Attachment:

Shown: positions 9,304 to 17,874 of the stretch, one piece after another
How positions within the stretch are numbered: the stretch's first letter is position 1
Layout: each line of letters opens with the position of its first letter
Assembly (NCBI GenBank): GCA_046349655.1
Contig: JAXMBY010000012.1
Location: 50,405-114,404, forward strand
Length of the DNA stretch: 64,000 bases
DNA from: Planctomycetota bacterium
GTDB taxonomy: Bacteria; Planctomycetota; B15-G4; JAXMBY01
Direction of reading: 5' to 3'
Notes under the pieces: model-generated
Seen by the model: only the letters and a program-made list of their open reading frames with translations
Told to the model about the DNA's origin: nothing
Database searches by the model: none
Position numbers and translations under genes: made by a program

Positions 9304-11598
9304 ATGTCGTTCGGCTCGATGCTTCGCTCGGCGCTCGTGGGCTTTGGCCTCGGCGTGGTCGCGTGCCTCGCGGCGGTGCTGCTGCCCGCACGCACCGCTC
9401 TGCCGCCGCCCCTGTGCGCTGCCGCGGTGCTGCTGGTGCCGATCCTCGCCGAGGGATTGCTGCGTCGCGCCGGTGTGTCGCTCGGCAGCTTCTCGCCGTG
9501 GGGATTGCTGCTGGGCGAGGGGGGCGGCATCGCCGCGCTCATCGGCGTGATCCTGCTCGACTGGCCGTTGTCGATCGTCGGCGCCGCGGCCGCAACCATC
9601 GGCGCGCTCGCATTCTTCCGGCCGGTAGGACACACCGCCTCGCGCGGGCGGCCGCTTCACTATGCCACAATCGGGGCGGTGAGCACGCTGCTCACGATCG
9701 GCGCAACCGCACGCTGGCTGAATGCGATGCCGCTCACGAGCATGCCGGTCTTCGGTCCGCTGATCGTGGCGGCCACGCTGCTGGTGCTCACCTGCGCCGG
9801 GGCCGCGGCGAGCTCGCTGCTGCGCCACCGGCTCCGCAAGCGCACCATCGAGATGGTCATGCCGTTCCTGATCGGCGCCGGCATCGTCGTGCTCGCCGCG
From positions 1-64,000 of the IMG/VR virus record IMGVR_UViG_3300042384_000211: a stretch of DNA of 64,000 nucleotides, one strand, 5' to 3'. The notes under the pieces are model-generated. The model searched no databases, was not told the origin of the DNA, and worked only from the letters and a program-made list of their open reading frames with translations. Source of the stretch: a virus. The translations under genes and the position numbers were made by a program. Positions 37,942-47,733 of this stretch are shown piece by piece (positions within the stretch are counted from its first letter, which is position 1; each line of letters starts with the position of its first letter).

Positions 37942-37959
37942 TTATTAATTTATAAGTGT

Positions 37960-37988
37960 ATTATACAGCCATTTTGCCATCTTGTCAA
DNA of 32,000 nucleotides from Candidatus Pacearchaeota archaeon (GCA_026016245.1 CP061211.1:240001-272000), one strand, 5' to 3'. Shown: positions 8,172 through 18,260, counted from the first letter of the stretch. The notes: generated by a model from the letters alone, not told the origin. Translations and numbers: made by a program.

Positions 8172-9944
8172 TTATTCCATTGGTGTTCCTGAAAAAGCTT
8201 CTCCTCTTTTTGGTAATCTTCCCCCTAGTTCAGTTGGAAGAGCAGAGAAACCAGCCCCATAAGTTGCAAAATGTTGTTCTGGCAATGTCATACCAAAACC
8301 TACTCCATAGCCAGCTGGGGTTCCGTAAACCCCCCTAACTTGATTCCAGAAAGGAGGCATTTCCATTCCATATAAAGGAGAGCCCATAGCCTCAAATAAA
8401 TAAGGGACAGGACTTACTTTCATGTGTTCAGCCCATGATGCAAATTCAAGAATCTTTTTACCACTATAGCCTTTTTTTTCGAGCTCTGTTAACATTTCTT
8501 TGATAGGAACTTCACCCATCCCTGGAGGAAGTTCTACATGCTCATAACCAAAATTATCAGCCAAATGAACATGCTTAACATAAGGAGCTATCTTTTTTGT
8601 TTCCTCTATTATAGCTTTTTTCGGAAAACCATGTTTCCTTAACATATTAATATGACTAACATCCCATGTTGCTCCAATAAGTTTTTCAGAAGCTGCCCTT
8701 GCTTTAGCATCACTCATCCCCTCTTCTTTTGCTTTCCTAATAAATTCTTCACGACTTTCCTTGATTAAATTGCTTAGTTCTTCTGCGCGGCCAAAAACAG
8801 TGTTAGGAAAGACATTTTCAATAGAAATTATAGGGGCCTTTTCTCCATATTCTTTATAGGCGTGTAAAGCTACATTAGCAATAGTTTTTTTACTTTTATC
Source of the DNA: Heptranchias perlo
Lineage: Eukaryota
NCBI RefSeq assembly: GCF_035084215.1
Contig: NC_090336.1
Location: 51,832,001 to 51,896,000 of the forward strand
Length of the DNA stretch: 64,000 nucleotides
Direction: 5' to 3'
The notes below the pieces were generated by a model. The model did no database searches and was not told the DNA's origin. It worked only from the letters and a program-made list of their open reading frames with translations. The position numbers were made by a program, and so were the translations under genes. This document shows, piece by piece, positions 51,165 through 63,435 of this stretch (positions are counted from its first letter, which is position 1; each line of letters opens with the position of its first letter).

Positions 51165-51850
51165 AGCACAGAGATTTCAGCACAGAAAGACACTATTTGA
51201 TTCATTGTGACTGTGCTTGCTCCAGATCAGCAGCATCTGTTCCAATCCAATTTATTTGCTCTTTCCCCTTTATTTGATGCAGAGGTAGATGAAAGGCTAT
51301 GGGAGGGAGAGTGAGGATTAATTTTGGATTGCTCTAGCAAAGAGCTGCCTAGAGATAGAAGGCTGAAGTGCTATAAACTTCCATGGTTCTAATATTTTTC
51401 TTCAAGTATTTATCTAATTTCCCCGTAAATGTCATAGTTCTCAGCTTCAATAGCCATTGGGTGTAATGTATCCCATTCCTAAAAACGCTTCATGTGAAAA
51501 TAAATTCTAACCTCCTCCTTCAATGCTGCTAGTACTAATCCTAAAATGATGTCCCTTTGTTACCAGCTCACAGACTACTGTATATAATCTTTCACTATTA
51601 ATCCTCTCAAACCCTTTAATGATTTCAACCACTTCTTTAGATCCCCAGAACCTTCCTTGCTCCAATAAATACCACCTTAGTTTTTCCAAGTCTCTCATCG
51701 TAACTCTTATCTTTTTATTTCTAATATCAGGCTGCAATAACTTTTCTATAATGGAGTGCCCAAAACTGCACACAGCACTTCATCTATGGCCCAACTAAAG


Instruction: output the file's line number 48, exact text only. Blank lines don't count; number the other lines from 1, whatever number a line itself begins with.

51201 TTCATTGTGACTGTGCTTGCTCCAGATCAGCAGCATCTGTTCCAATCCAATTTATTTGCTCTTTCCCCTTTATTTGATGCAGAGGTAGATGAAAGGCTAT